More Title VI Dollars for our Enemies

Posted: 11 Jul 2008 09:30 AM CDT


By Ilan Weinglass

Much has been written elsewhere about the misuse of Title VI funding.  For those not in the know, Title VI of the Higher Education Act is a controversial program for funding studies of foreign cultures and languages, including the Middle East.  A frequent charge against Title VI is that it provides U.S. taxpayer funds for anti-U.S. or anti-Israel propaganda.  Jonathan Schanzer of the Jewish Policy Forum points out yet another extremely anti-Israel organization that receives Title VI funds:

The Bethesda, Maryland-based Palestinian American Research Center (PARC), a registered nonprofit, receives controversial Title VI funding from the U.S. State Department and Department of Education for “Palestinian studies.” Yet, the organization perpetuates the failures of Middle Eastern studies in America – namely, the admixture of polemics and academia.

…According to PARC’s tax returns, the organization has raised more than $550,000 since 2002. It received at least $47,000 in U.S. government funds in 2006.

…[O]ne article penned by a grant recipient named Lori Allen (now a lecturer at University of Cambridge in the U.K.) was a lengthy apologia for Palestinian suicide bombing. Despite some effort to maintain objectivity, Allen explained how Palestinians were expressing “resistance to occupation and sacrificing for that struggle,” and how, after the “outbreak of the intifada, Israel has stepped up attacks on civilians . . . stifling Palestinians’ hopes for a better future.”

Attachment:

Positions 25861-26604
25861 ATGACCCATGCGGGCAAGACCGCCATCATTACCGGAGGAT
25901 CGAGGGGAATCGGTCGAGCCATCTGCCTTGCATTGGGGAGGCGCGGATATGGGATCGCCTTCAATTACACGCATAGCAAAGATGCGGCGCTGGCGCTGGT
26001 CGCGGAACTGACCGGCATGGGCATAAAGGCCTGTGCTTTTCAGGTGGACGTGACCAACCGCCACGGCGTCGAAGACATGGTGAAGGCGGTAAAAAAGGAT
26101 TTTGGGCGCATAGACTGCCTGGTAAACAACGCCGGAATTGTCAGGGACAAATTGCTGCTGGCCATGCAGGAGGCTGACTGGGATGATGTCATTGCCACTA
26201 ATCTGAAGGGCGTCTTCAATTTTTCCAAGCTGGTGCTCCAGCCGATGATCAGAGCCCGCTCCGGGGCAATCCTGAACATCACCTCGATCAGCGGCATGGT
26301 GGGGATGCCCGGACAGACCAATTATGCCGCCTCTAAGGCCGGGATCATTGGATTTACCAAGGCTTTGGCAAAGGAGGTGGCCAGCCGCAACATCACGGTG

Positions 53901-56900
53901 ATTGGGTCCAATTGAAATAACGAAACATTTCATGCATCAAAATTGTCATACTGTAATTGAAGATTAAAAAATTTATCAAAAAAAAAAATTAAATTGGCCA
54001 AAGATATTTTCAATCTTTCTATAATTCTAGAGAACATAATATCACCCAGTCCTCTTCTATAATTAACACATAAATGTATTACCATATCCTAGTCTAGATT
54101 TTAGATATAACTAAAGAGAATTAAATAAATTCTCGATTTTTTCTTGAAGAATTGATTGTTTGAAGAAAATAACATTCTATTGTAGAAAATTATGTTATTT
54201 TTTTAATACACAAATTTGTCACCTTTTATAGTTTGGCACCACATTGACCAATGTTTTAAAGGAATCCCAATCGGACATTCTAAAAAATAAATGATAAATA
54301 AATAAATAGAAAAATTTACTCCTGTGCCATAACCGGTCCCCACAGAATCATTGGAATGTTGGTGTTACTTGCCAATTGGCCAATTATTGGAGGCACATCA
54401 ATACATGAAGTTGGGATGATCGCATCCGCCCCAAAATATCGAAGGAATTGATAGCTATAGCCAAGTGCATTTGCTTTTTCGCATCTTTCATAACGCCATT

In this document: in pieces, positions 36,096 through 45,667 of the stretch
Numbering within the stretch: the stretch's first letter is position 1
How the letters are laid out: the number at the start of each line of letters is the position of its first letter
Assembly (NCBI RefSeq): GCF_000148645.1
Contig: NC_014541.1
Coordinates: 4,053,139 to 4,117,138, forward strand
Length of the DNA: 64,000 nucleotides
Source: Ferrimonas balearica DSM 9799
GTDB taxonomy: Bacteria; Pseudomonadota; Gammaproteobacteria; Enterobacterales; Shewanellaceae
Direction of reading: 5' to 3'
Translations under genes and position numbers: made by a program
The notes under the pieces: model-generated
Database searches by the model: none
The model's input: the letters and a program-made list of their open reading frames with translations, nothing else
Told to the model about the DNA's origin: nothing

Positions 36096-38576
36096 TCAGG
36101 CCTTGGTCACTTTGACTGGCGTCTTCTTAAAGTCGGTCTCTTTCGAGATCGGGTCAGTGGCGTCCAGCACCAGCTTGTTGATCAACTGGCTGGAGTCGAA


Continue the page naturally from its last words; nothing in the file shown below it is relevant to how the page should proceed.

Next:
…U.S. taxpayers should know that PARC is part of the U.S. Department of Education’s system of overseas research centers authorized under Title VI of the Higher Education Act of 1965. Under the aegis of the U.S. government, PARC continues to give out grants of $3,000 to $8,000 for activism in the name of academia. Yet a preliminary review of the organization suggests that this is money poorly spent.

This is not the latest case of U.S. taxpayers bankrolling Palestinian radicalism.  Joel Mowbray, among others, have shown that USAID funds have made their way to Hamas-linked entities in the West Bank and Gaza.   It’s quite disturbing that this is happening with another federal program, on U.S. soil.

The case of PARC also raises the issue of sub-grants by recipients of U.S. funds. Frequently there are pro-forma vetting procedures in place that are either implemented too late or simply fail.  A case in point is a USAID audit of its aid to several Palestinian organizations, including Islamic University in Gaza and Al Quds University in Jerusalem. The report admitted that “[s]ubawardees were not always vetted,” and procedures were updated to address this.  However, the competency of the vetting process itself is thrown into question by a another statement:

USAID/West Bank and Gaza arranged to have Al Quds Universiry vetted seven times (most recently in December 2006) and Islamic University in Gaza vetted eight times (most recently in February 2006).  None of these vetting requests resulted in derogatory information.

It boggles the mind that a university founded by Ahmed Yassin (the founder of Hamas) can be vetted eight times and get a clean bill of health.  This episode says more about the U.S. Government’s vetting standards regarding terrorist links than about the vetting target itself.  This should be a cautionary lesson when examining Title VI funding – a lesson the PARC case shows we are not learning.


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